We can now track the real impact of our spend in a simple way. So use this time as an opportunity to really understand where your media budget goes. Hone in on non-working spend and try to understand what’s good ‘wastage’ and what’s merely waste.
5Do a deep re-evaluation of how you manage media
Ever received a hug from a CFO? Me neither. But imagine if you went to them with the revelation that, by doing a deep dive into your current media management process, you’ve found hundreds of thousands euro worth of savings that can be put back into the business. That might just do it.
"A simple review where you engage openly with your partners should kickstart your media management process."
Because of the complexity of the media value chain, the number of agencies and vendors and middle men involved, there’s huge value to be had in simplifying and cleaning it up. So take that opportunity now. A simple review where you engage openly with your partners should kickstart the process. Ask them a series of questions to understand how they're currently remunerated, what they're optimising towards, the steps they are taking on your behalf to maximise the proportion of your spend that actually reaches a human, and how they’re planning to alter your media strategy post-Covid.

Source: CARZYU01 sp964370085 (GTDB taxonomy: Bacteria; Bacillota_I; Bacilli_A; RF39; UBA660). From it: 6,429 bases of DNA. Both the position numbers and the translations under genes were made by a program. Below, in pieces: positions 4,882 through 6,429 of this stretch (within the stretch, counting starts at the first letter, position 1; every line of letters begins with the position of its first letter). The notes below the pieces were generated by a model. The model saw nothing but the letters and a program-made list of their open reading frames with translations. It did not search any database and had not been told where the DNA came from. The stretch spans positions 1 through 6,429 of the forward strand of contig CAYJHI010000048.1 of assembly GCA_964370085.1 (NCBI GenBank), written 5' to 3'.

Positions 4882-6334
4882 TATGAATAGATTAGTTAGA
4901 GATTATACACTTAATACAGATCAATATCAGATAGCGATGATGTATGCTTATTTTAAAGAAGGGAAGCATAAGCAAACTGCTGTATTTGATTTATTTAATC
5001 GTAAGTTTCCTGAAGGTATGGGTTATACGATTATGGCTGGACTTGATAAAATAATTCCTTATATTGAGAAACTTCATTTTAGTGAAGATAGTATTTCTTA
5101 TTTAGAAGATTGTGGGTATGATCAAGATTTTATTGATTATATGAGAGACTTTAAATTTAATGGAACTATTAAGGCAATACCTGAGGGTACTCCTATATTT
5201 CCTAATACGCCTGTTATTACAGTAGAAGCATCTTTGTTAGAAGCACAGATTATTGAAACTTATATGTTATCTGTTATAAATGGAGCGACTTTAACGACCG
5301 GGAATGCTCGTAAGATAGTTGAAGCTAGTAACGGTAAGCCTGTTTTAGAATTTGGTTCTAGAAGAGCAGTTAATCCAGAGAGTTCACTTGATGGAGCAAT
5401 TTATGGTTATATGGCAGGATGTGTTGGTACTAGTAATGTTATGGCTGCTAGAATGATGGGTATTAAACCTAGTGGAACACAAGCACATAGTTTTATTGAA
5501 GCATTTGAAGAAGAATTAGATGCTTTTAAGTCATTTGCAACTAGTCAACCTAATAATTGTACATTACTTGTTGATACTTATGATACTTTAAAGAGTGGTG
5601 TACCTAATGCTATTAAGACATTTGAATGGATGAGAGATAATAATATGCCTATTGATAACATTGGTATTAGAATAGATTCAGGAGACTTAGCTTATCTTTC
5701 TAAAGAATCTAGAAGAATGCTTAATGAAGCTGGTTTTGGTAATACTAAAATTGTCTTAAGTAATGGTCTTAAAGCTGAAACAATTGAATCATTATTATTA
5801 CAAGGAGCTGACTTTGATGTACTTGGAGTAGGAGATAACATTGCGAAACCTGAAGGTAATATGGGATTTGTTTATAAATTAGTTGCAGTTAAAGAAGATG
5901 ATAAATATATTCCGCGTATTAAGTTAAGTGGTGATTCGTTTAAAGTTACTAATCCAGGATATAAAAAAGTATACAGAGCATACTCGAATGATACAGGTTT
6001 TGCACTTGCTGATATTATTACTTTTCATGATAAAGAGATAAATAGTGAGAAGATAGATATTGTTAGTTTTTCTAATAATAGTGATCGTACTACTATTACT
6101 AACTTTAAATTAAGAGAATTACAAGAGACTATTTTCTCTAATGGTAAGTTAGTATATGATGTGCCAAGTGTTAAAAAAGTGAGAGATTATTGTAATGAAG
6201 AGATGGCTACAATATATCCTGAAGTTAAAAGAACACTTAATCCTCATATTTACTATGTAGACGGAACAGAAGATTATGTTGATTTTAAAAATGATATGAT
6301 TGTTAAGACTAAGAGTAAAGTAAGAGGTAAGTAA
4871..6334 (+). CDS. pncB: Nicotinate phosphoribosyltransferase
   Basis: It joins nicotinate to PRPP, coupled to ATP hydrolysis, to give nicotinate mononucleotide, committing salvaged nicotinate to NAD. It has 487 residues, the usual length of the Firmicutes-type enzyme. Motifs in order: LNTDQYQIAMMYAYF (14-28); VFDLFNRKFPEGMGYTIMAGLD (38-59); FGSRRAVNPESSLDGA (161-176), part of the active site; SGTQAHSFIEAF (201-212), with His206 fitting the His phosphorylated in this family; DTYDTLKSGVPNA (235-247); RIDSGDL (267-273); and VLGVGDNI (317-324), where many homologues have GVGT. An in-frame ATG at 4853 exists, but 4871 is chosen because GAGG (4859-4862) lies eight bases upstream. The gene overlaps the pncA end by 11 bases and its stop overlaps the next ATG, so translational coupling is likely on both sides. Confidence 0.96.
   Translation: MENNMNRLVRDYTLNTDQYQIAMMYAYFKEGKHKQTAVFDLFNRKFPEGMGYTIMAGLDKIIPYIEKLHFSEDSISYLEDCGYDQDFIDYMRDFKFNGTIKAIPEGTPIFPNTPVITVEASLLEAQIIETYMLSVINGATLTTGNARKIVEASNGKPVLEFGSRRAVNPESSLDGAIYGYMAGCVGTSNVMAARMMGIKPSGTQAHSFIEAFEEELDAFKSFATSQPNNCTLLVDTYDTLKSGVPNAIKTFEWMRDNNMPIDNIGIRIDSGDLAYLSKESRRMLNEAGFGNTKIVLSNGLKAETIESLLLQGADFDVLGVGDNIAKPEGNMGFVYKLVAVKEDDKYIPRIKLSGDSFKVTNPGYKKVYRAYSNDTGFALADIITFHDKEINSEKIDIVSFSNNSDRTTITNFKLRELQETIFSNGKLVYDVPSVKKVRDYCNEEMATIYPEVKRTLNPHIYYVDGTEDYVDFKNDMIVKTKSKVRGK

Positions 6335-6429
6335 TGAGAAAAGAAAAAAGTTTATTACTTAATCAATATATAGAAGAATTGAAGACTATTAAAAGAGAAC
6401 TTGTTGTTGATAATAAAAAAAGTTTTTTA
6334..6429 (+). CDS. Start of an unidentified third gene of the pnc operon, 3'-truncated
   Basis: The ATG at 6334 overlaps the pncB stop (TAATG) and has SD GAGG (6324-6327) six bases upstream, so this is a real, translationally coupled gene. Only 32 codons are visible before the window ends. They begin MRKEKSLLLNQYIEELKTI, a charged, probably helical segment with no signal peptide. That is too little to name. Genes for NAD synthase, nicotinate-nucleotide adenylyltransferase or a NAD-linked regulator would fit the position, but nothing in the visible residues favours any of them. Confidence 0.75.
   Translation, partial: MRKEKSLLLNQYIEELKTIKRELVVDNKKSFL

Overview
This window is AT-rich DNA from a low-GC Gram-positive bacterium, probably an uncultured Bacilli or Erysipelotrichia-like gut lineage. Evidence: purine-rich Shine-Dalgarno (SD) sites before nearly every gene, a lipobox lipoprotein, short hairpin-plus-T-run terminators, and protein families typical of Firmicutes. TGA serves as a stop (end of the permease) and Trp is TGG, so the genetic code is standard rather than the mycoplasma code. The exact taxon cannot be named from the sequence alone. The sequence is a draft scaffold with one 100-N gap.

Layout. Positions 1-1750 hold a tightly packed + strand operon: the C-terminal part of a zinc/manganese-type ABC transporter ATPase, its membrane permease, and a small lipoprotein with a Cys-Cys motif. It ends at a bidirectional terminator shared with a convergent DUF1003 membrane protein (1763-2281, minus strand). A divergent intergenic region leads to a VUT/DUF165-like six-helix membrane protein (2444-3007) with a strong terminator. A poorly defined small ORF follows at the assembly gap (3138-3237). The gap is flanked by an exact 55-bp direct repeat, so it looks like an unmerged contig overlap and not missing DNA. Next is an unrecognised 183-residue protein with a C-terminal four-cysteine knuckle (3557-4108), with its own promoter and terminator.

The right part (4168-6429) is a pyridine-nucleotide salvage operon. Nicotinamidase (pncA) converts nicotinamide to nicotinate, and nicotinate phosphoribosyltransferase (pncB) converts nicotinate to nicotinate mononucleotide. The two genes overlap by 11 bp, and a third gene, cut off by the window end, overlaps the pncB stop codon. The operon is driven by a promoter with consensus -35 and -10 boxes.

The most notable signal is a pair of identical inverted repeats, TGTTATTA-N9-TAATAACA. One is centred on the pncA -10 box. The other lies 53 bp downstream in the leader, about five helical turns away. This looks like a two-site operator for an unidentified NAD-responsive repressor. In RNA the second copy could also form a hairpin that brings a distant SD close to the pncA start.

Now is also an opportune time to examine whether you can take some of your media strategy, planning or buying in-house. Could social, search or programmatic be delivered internally with a small, nimble, cheaper team? Would you be able to drive strategy in a more consistent way with an in-house senior media person?
The opportunity to build a first-party data strategy that reduces the need for reliance on others should be a part of this consideration. Do you have a customer data platform and could you use it to better target, to deliver more relevant, timely communication, or to personalise CRM for your customers? Or are you leaving this to your agency or a third party to manage?
Now is a great time to re-consider and take a step back while asking some tough questions of those around you.